“Unlike Long Island City and Downtown Brooklyn, Jackson Heights has very little competition in the luxury rental segment.” Geoff Goldstein, a senior director at HFF, said. “The building’s got great transportation, and it’s a brand-new building, well designed, with a great developer.”

The brokerage team said they did not have an estimate regarding when construction will be complete.

With perks including a rooftop deck, a fitness center and a movie screening room—40,000 square feet of amenity space in total—the project looks to break ground in the neighborhood in more ways than one. As the looming L train shutdown condemns many Brooklyn residents to the prospect of a hellish commute in the coming years, ongoing improvements to the 7 line promise to make the trip from Jackson Heights to Manhattan a comparative cinch.

As a result, the HFF team said, optimism abounds for Roosevelt Parc’s ability to attract luxury renters.

“I think that was part of the challenge about this opportunity: it’s a hard project to comp in this submarket given its amenities,” Steven Klein, a managing director at HFF, said. “But because [Werber is] a local operator, they have first-hand knowledge of the submarket, and they know what renters are willing to pay.”

Unlike Long Island City, a sleepy warehouse district in the years before its luxury-housing boom, Jackson Heights is already a bustling residential neighborhood—a trait that could cut both ways for one of the neighborhood’s first high-end developments.

On the one hand, Roosevelt Parc will face little competition for residents seeking high-end digs in the area. On the other, the development could draw ire for boosting rents in a neighborhood whose residents rely on less inflated housing bills.

The neighborhood, famous for its striking ethnic diversity, came to broader attention in 2015 as the subject of the film In Jackson Heights. The documentary, by acclaimed director Frederick Wiseman, highlighted the area’s importance as an affordable, welcoming destination for new immigrants to the U.S.

“Times Square is often called the crossroads of the world, but Mr. Wiseman suggests that that title more rightly belongs to Jackson Heights,” Manohla Dargis wrote in The New York Times.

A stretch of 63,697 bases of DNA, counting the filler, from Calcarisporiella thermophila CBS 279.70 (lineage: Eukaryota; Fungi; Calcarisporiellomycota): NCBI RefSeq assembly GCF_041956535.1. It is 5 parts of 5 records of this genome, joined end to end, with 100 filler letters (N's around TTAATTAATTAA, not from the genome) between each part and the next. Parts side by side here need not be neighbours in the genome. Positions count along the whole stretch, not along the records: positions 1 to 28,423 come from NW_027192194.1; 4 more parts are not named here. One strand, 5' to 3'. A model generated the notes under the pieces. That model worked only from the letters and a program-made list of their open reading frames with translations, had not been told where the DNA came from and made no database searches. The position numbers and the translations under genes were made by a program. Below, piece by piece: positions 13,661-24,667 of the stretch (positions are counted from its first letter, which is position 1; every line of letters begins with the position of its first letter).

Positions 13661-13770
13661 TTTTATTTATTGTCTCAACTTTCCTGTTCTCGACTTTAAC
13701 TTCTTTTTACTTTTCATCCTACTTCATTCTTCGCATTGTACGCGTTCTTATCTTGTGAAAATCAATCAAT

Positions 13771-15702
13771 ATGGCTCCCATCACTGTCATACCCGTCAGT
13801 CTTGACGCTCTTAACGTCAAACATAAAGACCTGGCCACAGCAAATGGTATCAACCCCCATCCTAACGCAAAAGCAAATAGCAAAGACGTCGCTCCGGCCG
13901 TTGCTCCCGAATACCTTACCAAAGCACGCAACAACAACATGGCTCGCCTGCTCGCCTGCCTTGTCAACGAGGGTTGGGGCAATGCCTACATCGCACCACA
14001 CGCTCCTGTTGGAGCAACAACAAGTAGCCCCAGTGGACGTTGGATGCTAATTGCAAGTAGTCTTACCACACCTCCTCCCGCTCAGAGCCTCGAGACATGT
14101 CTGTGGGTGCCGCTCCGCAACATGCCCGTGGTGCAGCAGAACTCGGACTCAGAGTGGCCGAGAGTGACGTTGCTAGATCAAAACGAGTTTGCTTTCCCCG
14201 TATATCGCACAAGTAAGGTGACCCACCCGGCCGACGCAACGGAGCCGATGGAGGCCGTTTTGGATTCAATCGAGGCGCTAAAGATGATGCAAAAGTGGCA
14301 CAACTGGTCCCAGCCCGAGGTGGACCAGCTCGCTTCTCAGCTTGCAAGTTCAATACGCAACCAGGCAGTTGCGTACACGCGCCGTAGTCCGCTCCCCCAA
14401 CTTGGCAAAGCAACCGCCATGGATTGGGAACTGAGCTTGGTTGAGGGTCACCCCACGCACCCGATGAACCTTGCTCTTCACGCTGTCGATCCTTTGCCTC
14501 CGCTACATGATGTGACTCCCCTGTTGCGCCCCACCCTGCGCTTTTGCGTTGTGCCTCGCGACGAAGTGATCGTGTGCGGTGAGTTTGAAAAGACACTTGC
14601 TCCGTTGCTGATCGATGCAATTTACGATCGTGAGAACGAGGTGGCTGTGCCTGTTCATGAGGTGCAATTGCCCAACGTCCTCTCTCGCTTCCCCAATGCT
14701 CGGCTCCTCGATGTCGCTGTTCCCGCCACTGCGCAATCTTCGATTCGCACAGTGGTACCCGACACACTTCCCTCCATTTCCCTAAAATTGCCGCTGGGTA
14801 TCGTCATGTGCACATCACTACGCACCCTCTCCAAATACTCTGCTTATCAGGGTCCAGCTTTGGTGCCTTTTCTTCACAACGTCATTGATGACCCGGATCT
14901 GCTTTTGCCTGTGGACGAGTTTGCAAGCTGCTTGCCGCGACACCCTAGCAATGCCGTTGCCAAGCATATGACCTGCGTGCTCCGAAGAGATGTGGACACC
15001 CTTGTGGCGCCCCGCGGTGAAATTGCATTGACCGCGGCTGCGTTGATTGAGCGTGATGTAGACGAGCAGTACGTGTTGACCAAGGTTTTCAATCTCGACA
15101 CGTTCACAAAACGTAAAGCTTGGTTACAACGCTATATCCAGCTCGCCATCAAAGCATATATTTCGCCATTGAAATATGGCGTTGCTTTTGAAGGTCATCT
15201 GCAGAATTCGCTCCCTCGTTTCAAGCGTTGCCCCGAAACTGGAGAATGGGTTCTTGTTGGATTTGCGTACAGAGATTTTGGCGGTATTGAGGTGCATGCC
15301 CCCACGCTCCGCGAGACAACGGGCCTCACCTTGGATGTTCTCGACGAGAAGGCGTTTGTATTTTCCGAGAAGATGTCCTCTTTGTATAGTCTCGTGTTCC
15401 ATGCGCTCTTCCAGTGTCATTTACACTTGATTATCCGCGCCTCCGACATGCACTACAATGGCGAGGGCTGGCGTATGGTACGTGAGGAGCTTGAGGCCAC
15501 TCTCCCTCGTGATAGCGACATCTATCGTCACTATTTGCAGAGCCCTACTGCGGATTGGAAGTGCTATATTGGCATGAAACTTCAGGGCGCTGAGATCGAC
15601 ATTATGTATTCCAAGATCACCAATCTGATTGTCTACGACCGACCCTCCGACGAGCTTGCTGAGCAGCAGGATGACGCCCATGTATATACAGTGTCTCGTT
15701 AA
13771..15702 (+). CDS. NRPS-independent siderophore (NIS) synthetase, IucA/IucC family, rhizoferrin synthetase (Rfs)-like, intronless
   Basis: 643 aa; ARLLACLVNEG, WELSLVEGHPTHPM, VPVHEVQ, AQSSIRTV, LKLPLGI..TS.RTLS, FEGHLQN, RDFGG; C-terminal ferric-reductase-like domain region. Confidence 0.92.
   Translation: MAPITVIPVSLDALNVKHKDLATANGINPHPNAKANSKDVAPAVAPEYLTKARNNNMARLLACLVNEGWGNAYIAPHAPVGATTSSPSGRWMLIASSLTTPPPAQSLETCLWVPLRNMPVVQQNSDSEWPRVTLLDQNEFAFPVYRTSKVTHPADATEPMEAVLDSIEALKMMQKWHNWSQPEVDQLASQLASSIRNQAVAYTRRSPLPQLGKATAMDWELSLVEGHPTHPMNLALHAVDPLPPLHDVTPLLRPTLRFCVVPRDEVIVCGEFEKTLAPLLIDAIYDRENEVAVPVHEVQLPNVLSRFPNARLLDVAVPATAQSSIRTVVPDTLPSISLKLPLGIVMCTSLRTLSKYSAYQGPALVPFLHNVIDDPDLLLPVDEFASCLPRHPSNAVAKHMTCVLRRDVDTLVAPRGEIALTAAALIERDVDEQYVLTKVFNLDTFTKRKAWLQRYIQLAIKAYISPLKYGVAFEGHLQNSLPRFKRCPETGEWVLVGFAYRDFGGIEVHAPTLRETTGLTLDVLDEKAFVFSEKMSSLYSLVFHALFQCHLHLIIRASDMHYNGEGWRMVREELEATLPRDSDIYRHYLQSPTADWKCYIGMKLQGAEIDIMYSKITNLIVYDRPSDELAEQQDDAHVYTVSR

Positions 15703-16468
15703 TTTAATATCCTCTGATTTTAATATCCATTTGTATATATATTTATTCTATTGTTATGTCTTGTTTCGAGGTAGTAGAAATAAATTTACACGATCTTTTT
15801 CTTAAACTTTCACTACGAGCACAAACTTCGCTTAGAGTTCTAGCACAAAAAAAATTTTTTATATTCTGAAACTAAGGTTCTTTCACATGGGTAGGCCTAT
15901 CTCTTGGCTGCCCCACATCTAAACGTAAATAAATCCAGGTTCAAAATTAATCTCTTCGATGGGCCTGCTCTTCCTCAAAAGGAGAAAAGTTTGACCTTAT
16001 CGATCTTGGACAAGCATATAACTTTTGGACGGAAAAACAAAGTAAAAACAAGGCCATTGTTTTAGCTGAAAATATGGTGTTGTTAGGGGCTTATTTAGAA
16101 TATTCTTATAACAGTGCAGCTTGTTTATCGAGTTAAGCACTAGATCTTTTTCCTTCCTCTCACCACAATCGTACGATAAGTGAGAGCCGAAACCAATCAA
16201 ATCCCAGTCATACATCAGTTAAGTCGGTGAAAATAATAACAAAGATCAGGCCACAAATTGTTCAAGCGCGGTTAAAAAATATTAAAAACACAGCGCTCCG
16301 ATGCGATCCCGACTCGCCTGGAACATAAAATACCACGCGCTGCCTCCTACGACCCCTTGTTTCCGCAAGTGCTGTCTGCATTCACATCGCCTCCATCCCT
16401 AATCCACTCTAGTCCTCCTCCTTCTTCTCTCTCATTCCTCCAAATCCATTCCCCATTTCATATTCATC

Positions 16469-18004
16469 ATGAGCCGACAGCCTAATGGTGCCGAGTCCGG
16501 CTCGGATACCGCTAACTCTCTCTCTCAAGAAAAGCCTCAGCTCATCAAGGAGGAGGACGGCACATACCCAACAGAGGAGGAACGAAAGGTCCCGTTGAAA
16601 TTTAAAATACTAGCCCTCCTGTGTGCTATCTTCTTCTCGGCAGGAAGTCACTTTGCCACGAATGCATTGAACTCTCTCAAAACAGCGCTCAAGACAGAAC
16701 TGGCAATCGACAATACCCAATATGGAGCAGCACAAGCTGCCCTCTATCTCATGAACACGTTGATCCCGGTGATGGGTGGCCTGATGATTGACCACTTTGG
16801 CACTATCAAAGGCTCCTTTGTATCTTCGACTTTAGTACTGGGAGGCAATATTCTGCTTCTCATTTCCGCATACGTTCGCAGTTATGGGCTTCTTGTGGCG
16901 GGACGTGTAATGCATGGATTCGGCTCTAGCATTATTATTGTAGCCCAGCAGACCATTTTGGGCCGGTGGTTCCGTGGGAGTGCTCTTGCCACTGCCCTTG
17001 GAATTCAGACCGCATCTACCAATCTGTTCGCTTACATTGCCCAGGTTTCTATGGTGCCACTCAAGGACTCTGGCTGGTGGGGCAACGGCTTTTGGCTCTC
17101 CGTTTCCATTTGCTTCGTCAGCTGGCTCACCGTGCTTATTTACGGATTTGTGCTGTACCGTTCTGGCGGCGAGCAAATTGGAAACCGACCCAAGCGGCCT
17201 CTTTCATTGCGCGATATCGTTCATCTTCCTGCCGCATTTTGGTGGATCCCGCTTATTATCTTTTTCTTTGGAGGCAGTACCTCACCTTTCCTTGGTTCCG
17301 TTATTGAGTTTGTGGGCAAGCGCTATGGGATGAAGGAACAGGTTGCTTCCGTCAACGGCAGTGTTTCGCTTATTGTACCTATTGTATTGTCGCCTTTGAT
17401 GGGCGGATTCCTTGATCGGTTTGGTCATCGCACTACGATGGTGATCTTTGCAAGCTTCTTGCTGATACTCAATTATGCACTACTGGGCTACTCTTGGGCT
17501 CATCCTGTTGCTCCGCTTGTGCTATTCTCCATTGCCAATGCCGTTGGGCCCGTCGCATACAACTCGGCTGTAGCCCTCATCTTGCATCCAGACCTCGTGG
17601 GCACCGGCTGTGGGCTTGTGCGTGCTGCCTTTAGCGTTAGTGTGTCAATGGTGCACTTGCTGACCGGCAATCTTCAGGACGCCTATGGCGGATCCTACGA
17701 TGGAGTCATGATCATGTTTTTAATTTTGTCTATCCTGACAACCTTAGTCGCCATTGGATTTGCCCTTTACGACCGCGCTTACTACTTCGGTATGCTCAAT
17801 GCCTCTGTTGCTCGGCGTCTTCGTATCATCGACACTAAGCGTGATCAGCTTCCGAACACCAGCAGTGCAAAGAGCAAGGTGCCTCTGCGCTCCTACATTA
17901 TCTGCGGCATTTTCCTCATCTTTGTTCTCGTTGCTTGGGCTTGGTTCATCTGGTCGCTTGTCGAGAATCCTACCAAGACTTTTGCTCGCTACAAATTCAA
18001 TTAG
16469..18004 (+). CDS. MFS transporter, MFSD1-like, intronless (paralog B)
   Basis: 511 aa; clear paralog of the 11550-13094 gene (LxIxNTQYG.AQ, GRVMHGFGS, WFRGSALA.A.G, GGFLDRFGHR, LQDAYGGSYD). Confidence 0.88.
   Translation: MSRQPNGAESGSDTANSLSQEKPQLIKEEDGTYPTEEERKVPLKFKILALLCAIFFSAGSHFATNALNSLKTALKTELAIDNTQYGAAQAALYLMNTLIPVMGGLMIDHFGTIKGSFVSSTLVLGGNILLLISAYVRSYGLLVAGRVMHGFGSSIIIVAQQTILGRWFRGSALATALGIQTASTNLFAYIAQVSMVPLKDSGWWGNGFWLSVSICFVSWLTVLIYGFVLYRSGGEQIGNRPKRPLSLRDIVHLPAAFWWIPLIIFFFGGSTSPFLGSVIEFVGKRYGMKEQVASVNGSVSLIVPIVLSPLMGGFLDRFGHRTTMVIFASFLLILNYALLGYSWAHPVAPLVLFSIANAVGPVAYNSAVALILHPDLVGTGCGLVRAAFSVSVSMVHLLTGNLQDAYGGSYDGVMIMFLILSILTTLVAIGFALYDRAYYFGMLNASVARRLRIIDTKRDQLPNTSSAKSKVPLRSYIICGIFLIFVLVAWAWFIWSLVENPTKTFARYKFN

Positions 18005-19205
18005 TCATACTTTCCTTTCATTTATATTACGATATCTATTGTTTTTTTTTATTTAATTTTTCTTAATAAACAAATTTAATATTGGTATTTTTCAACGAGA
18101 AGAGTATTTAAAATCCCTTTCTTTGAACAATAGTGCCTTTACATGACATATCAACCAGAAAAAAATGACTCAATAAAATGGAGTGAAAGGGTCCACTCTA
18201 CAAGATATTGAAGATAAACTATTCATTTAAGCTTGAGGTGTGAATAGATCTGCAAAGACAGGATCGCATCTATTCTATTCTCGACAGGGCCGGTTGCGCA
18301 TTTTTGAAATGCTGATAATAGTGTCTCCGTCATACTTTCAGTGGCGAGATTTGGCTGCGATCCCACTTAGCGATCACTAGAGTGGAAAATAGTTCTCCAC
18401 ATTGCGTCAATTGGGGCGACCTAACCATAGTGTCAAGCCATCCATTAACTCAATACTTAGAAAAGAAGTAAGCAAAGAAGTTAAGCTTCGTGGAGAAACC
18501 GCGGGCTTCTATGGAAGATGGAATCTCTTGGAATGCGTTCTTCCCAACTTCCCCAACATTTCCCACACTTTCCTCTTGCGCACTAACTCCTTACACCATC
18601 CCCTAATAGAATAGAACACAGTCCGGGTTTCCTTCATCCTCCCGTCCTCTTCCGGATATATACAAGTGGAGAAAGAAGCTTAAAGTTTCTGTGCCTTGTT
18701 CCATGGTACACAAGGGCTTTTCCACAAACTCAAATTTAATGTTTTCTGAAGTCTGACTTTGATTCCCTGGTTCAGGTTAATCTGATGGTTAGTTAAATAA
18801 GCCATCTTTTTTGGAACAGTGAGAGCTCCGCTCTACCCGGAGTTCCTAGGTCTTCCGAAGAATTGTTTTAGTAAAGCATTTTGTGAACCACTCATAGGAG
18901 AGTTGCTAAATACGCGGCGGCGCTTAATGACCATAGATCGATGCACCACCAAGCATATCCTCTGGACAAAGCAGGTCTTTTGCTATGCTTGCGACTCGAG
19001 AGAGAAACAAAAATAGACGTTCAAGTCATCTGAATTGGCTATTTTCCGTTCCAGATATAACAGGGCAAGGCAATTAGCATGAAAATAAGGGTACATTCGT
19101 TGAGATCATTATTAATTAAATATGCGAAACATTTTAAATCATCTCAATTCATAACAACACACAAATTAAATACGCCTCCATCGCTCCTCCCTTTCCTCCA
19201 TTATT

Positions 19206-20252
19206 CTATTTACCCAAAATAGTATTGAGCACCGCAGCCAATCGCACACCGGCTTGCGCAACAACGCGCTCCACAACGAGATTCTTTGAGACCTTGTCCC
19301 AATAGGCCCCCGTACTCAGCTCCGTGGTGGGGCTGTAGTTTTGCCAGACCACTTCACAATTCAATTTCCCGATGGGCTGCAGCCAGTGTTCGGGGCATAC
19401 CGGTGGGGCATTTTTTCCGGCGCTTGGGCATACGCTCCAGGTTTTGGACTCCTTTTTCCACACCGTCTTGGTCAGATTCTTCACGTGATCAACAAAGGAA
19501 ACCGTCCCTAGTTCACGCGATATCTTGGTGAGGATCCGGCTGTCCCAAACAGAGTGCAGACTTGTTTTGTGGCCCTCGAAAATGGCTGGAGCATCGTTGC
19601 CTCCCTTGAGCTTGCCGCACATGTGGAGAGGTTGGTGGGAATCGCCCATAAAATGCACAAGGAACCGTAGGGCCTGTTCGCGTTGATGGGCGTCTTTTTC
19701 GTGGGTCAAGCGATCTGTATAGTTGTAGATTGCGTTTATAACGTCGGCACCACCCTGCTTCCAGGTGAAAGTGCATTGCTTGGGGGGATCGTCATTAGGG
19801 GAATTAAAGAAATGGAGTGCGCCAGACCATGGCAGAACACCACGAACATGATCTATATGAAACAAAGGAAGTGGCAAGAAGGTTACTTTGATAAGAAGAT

Representatives from Werber and Principal Global Investors did not respond to requests for comment.


Source: commercial

What’s Happening With Chinese Investment in New York City Commercial Real Estate?

There was a lot of nail-biting from the New York real estate community heading into this year after hearing that the biggest whale in terms of investment might not be allowed to swim in our waters. We’re talking, of course, about China.

With China’s capital controls in place, the country was expected to tamp down outbound investment in 2017. While the number of New York City investment sales deals involving the country has dwindled significantly this year, China still represents the biggest cross-border player, according to Cushman & Wakefield.

Chinese investments dropped to 16 percent, or six, of the 38 foreign capital deals (excluding debt deals) in New York City in the first three quarters of the year, versus 28 percent, or 16, of 58 acquisitions at the same time last year, C&W data indicates.

Francis Greenburger, the chairman and chief executive officer of Time Equities, explained the issue in Commercial Observer’s survey for this year’s Owners Magazine: “Although there are exceptions, Chinese investors are subject to government restraints in arranging to transfer funds out of China. This has caused a reduction in transactions by one of the most active group of New York City buyers.”